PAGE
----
# Vector/Geometry toughie

Find parametric equations of a line that intersects both l1 and l2 at right angles:

l1= [x,y,z]=[4,8,-1] + t[2,3,-4]
l2= x-7/-6 = y-2/1 = z+1/2

I found the cross product of l1 and l2 to get a normal vector perpendicular to both, which is [10, 20, 20] or n=[1,2,1]

Now I am not sure how to get the parametric equation for the line because I cannot just use one of the vectors from above, like [4,8,-1] because it is not necessarily on l3.

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Find parametric equations of a line that intersects both l1 and l2 at right angles:

l1= [x,y,z]=[4,8,-1] + t[2,3,-4]
l2= x-7/-6 = y-2/1 = z+1/2

I found the cross product of l1 and l2 to get a normal vector perpendicular to both, which is [10, 20, 20] or n=[1,2,1]
How about this? You already know now that a line L3 parallel to the vector <1,2,1> must intersect both L1 and L2. Picture your vector sticking up from, say, L1 at a point (x,y,z). For any value of the parameter t, the prospective line L3 will have the equation

(x,y,z) + <1,2,1>·v = [ (4,8,-1) + <2,3,-4>·t ] + <1,2,1>·v ,

where v is the parameter on line L3. Now, for some value of t, as we slide our candidate L3 along, it's supposed to intersect line L2. If we call its parameter s, this intersection will be given by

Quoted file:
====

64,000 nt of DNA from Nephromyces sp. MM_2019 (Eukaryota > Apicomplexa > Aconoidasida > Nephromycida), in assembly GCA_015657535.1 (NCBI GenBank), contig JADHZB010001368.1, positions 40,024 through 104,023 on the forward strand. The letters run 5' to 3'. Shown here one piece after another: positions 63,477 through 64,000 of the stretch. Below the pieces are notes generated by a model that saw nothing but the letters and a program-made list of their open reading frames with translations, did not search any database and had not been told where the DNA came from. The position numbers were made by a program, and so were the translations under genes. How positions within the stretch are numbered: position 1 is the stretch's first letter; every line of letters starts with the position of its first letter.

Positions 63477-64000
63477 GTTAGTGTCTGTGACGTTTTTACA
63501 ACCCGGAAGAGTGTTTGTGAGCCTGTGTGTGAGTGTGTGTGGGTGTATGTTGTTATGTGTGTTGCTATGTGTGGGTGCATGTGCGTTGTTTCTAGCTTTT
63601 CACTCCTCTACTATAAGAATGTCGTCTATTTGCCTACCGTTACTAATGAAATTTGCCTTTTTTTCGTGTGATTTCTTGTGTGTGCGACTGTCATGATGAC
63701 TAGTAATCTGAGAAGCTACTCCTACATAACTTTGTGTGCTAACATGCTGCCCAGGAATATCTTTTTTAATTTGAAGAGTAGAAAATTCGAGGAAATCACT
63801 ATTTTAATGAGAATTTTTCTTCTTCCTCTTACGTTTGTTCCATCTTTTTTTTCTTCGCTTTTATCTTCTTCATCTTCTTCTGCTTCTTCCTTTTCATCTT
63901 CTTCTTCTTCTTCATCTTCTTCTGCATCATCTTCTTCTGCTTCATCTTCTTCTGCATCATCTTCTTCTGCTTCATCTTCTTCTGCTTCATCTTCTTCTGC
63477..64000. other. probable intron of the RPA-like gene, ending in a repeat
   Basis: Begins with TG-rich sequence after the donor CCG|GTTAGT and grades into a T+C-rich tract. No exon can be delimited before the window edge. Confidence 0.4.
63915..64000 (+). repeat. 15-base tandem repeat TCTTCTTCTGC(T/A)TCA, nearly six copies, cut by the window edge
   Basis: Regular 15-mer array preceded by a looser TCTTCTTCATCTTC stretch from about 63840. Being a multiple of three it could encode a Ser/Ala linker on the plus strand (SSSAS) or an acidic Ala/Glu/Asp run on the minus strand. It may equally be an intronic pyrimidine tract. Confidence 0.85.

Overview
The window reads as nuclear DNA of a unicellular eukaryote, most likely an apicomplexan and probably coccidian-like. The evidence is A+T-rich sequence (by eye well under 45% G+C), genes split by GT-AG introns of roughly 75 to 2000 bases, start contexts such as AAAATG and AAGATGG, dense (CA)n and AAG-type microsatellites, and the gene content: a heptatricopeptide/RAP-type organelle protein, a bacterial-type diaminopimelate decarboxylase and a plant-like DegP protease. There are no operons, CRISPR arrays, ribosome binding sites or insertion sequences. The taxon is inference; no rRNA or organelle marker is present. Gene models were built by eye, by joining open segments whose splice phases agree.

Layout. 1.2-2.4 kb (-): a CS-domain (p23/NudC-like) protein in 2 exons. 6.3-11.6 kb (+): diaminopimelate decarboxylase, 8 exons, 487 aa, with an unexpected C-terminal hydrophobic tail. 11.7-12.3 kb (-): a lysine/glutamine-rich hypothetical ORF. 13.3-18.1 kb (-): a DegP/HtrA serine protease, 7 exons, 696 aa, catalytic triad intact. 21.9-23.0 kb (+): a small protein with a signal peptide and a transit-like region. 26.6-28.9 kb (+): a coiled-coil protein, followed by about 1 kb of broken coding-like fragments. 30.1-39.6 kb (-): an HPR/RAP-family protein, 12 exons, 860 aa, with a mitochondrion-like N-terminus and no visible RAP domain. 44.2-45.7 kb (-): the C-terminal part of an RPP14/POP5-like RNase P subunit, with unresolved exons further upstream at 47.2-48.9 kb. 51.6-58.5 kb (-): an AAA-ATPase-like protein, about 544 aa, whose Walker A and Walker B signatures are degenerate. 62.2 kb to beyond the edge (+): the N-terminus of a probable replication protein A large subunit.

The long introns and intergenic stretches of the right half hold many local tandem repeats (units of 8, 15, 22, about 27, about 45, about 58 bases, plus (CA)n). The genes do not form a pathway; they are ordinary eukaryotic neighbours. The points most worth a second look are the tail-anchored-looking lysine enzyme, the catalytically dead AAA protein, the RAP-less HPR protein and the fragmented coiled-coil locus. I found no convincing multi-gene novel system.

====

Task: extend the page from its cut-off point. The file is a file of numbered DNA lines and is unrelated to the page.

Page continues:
[ (4,8,-1) + <2,3,-4>·t ] + <1,2,1>·v = (7,2,-1) + <-6,1,2>·s ,

after converting L2's symmetric equation to parametric equations. We now have a vector equation corresponding to a system of three equations in three unknowns. (Not much worse than what you have to do for the skewness/intersection test for two lines in three-dimensional space.) Once you have
t, s, and v , you will know the points where each pair L1, L3 and L2, L3 meet and the value of parameter v where L3 intersects L2. This will give a complete description of the situation, including information for writing the parametric form for L3.

It also occurred to me that if L3 meets L1 and L2 at right angles, it must meet those lines at the points on L1 and L2 that are at the minimal separation between those lines, since the segment of L3 linking them marks the perpendicular distance between L1 and L2. But the reckoning for that looks hideous...

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